Reaching across the route to within 450 miles of Oahu, the approximate lighting point of John Rodgers, the Travelair was reported on beam by SS CITY OF LOS ANGELES. Goebel’s average altitude was 6,000 feet, well above the persistent clouds which hid their view of the ocean. Two hundred miles from the oncoming plane, Wahiawa Radio Station—located adjacent to Wheeler Field—received from Davis an estimated arrival time two and half hours hence. The exciting news was passed on to the thousands amassed at Wheeler and preparations were made to receive the prize winners. Governor Farrington, race sponsor James Dole, and other prominent officials gathered to do the honors. Crowds were estimated as between 25,000 and 30,000 people, with almost 10,000 cars on site and two miles along the highway waiting to get in. Military police were busy handling traffic. Army planes thrilled the audience with aerial stunts. Bands played cheerful music. Hawaiian girls were on hand in native costumes, singing and dancing. Weather conditions were excellent.
The WOOLAROC’s radio transmitter suddenly ceased to operate. Then the receiver went silent. Davis worked feverishly and, by adding a flashlight battery, was once again able to send out a position report. Checking over the receiving set, Davis found a broken connection and repaired it.
Soon, Davis sighted a faint outline of the island of Maui. They had been right on course. Goebel changed course for Oahu as it and Molokai came into view about 70 miles away. Goebel recalled that his navigator “started shooting off the Very pistol and dropping smoke bombs all the way across the channel and even after we had passed Diamond Head.”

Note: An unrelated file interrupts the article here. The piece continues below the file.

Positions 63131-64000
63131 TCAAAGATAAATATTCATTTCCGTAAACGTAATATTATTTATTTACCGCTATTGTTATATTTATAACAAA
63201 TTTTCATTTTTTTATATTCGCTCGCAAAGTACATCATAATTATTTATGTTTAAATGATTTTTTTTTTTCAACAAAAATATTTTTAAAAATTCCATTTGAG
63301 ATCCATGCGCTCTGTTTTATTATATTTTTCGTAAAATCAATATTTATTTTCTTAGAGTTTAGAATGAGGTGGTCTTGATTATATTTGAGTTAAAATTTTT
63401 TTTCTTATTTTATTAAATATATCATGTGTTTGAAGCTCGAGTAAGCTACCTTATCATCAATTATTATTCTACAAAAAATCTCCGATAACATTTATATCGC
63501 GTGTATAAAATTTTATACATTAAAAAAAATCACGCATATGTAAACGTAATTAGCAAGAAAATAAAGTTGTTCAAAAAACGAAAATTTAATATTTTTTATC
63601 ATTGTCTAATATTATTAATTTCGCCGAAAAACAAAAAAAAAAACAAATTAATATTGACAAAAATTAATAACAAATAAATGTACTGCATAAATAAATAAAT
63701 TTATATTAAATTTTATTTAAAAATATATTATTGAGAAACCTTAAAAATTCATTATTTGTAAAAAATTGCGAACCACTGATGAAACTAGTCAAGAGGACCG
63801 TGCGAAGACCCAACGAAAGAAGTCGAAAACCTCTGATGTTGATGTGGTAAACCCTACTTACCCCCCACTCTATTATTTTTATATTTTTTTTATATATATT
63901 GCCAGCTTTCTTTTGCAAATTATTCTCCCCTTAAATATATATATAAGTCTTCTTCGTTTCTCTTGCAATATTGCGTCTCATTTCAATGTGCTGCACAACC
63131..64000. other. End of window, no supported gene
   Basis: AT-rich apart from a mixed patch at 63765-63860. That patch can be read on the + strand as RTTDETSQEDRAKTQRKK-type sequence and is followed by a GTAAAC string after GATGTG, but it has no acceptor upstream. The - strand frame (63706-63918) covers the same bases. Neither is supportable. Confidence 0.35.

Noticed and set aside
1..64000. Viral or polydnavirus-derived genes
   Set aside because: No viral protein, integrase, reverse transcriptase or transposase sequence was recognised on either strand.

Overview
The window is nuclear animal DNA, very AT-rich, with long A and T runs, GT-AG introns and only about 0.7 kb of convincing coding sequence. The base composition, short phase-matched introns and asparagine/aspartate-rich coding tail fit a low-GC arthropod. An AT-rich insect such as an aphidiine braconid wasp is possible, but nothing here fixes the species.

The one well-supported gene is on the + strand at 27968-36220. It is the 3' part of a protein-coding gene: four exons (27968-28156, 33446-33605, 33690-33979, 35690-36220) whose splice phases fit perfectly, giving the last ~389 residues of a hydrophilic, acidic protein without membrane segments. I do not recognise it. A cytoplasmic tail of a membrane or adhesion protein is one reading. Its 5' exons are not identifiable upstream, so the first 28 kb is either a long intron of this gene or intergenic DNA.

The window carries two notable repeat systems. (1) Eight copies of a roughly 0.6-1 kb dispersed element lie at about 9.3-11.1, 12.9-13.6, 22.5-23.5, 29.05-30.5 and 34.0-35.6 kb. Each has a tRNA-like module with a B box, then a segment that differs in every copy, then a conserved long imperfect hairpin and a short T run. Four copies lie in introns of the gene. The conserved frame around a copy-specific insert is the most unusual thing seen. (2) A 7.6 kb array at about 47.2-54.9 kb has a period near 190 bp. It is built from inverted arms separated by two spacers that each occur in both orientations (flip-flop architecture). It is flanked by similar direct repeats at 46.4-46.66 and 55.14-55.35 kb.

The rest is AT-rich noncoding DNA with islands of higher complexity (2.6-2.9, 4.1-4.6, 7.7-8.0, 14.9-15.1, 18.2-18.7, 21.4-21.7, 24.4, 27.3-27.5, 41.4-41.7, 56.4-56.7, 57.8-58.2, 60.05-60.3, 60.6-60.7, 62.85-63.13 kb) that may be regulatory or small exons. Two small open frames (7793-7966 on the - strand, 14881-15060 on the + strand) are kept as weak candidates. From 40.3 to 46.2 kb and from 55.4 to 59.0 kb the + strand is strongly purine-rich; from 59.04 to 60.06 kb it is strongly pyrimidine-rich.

At one point the engine sputtered as if the fuel supply was running out, but it continued to power the Travelair to its destination. Approaching Wheeler Field, Goebel and Davis were greeted in the air by the pilot of a small pursuit plane. The grinning pilot signaled that they were first to arrive. Then additional planes from the Army and Navy joined in a magnificent escort.
When Wheeler appeared underneath, Goebel circled the huge Army base once. A great cheer came from the crowds when the WOOLAROC was sighted. Landing after a flight of 26 hours, 17 minutes and 33 seconds, Goebel and Davis were promptly surrounded by officials and spectators. Hawaiian girls garlanded the pair with floral lei in traditional island greeting. Mrs. Jensen, wife of the ALOHA’s pilot, rushed up to inquire of her husband’s whereabouts. But they had no knowledge of the other planes’ position. Mr. Dole announced to all listeners that these were the winners of his first prize. August 17, 1927 was a momentous day for Hawaii and for the ex-movie flyer and his Navy navigator.
Recalling the event in 1965, Goebel recounted his flying experiences.
“My flying centered mostly in motion picture work and newsreel stunt flying . . . military flying. . . at that time testing the Douglas 02H medium bomber in tail spin recovery.”
Goebel referred to Lindbergh’s 1927 flight as the “most historical flight of all time and the forerunner of today’s commercial aviation.”
Enticed into the Dole Air Race, Goebel said: “I arrived at the Travel Air Factory in Wichita, Kansas, and placed an $11,000 deposit on a Travel Air Transport.” On the way to the West Coast with the new plane, Goebel stopped at the home of his backer. “At that time I gained the greatest friend I ever had in life and it continued until death separated us,” he recalled. “Mr. Phillips developed the greatest lodge and wild game preserve in the nation, consisting of thousands of acres of wood, lakes and rocks. . . the travel Air Transport took the name WOOLAROC for its great adventure at the christening event in Bartlesville just before take-off for the West Coast.”